Pa., NJ and Philadelphia leaders prepare for rollout of COVID-19 vaccine for children ages 5-11

The White House has unveiled its plan to get vaccines into the arms of kids ages five to 11. The plan hinges on the FDA and CDC signing off on authorizing Pfizer’s vaccine for kids in that age group in about two weeks.

"I think it’s better for them to also get them, for everybody to be safe," grandparent Adelaida Santiago stated.

"If we have it as an adult, they should have it, too, like that would protect them. We would protect each other," grandmother Ruth explained.

Adelaida and Ruth are both moms and grandparents to little ones and have the same thoughts on whether or not they should get a COVID-19 vaccine.


"There will be lots of different places to get this vaccine," stated Philadelphia’s Acting Health Commissioner Dr. Cheryl Bettigole.

Dr. Bettigole said Wednesday the city could have Pfizer doses for kids ages five through 11 as early as November 4th, which is in response to the White House outlining their plans, saying millions of doses will go out within hours after the FDA and CDC panel meet on November 2nd and 3rd.

As long as it is formally approved as expected.

They will be shipped in smaller packages so more providers can deliver them and they won’t require the super cold storage the adult version did, at first.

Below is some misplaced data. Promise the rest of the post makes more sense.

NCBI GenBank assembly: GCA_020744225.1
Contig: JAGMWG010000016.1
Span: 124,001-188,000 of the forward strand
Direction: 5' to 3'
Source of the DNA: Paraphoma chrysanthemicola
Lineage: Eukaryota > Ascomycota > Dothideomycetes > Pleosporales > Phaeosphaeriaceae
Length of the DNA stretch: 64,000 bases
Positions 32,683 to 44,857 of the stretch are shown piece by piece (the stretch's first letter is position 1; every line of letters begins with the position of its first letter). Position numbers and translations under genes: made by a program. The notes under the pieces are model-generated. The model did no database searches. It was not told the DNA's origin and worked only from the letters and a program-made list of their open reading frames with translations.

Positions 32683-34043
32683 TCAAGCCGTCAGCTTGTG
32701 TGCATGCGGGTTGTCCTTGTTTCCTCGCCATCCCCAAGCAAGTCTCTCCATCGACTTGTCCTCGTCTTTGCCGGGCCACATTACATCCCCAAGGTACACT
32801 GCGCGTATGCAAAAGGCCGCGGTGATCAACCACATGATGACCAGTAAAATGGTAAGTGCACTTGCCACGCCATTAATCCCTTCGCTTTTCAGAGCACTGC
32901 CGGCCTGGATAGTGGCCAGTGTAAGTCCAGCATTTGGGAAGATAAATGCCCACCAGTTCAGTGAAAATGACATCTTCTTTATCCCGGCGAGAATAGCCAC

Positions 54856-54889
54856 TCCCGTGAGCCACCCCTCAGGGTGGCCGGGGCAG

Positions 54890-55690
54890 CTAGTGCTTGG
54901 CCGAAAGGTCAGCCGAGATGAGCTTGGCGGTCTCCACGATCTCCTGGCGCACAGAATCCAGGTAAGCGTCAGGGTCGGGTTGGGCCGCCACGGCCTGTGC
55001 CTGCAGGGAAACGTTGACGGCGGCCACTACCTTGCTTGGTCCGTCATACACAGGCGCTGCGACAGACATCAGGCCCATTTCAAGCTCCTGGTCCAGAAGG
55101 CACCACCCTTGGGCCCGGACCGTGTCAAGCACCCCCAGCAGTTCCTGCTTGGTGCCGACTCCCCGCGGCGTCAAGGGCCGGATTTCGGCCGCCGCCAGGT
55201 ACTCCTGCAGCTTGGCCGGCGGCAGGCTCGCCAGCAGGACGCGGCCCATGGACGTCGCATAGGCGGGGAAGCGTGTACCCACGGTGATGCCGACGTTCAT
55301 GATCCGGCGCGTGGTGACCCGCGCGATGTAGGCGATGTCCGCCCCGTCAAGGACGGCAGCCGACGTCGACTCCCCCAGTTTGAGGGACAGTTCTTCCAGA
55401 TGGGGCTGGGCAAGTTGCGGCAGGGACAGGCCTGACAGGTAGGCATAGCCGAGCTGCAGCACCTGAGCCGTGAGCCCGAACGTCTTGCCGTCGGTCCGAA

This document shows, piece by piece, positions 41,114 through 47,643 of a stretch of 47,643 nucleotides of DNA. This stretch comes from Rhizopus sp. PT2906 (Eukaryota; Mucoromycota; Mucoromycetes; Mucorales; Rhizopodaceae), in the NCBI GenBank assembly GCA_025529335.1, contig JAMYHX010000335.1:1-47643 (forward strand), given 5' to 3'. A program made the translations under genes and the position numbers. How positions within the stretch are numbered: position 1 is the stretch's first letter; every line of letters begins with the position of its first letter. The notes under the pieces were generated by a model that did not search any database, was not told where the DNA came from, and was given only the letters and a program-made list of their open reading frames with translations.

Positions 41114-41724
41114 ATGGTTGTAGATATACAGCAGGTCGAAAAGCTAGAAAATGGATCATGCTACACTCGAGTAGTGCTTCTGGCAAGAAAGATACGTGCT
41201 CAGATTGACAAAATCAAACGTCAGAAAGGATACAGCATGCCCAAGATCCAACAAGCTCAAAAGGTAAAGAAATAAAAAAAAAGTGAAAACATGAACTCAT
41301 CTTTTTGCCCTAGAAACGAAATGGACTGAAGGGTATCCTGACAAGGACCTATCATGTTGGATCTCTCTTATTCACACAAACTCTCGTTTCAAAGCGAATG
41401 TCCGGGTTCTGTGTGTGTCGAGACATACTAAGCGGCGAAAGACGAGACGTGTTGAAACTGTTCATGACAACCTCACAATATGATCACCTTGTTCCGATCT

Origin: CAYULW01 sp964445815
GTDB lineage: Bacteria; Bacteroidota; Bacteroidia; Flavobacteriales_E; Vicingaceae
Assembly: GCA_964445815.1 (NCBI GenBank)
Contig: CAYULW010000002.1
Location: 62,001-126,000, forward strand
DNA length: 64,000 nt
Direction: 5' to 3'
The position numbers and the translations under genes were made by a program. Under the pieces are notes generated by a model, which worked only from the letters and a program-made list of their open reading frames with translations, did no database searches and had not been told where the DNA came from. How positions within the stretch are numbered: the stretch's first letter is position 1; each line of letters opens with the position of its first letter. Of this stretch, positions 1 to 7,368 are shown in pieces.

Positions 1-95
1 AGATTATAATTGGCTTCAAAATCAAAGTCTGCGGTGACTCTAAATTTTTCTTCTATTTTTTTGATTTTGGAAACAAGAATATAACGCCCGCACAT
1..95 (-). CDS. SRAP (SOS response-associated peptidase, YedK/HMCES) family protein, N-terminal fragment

"Our understanding is that we will get initial orders of vaccine which we can pre-position with kind of high impact providers who are able to do a lot of vaccinations," Dr. Bettigole commented.

"We expect the phones to start ringing. We will send out a notification to our patients. Anyone who is eligible, feel free to bring them in," Dr. Elana McDonald stated.

City hospitals, federally qualified health centers and pharmacies will administer the shots, along with a number of pediatrician offices. Dr. McDonald says they have already seen that help with hesitant parents.

"Our patients have been coming to us for years. They have trusted us with all the other childhood vaccinations, so they come to us for the COVID vaccine. We are happy to have this discussion with them," Dr. McDonald explained.

Late Wednesday, Pennsylvania Governor Tm Wolf released a statement regarding the commonwealth's preparedness for children to be immunized, saying, in part:

"In Pennsylvania, the vaccine is our strategy out of the pandemic, and Pennsylvanians are doing a tremendous job of protecting ourselves and our loved ones by getting the COVID-19 vaccine. We are ready in Pennsylvania. Vaccine providers are prepared to safely vaccinate our children, and to protect them against this deadly virus. The light at the end of the tunnel is shining brightly and we are all ready to be on the other side."

"Our goal is to make it as accessible and convenient as possible," N.J. Department of Health Commissioner Judith Persichili said.

New Jersey leaders discussed similar options as Philadelphia, Wednesday, along with plans for several mega-sites, large county sites and school clinics. As did Pennsylvania, they are calling on kindergarten through 12th grade schools to contact local vaccine providers immediately to start scheduling clinics at or near schools.

"That’s the way we’re going to be able to keep kids in school and keep them safe," Persichili added.

More information regarding Pennsylvania's COVID-19 vaccine program can be found here.

Information regarding New Jersey can be found here.

Philadelphia information is here.



SUBSCRIBE: Good Day Digest Newsletter | FOX 29 Philly on YouTube

FOLLOW: Facebook | Instagram | Twitter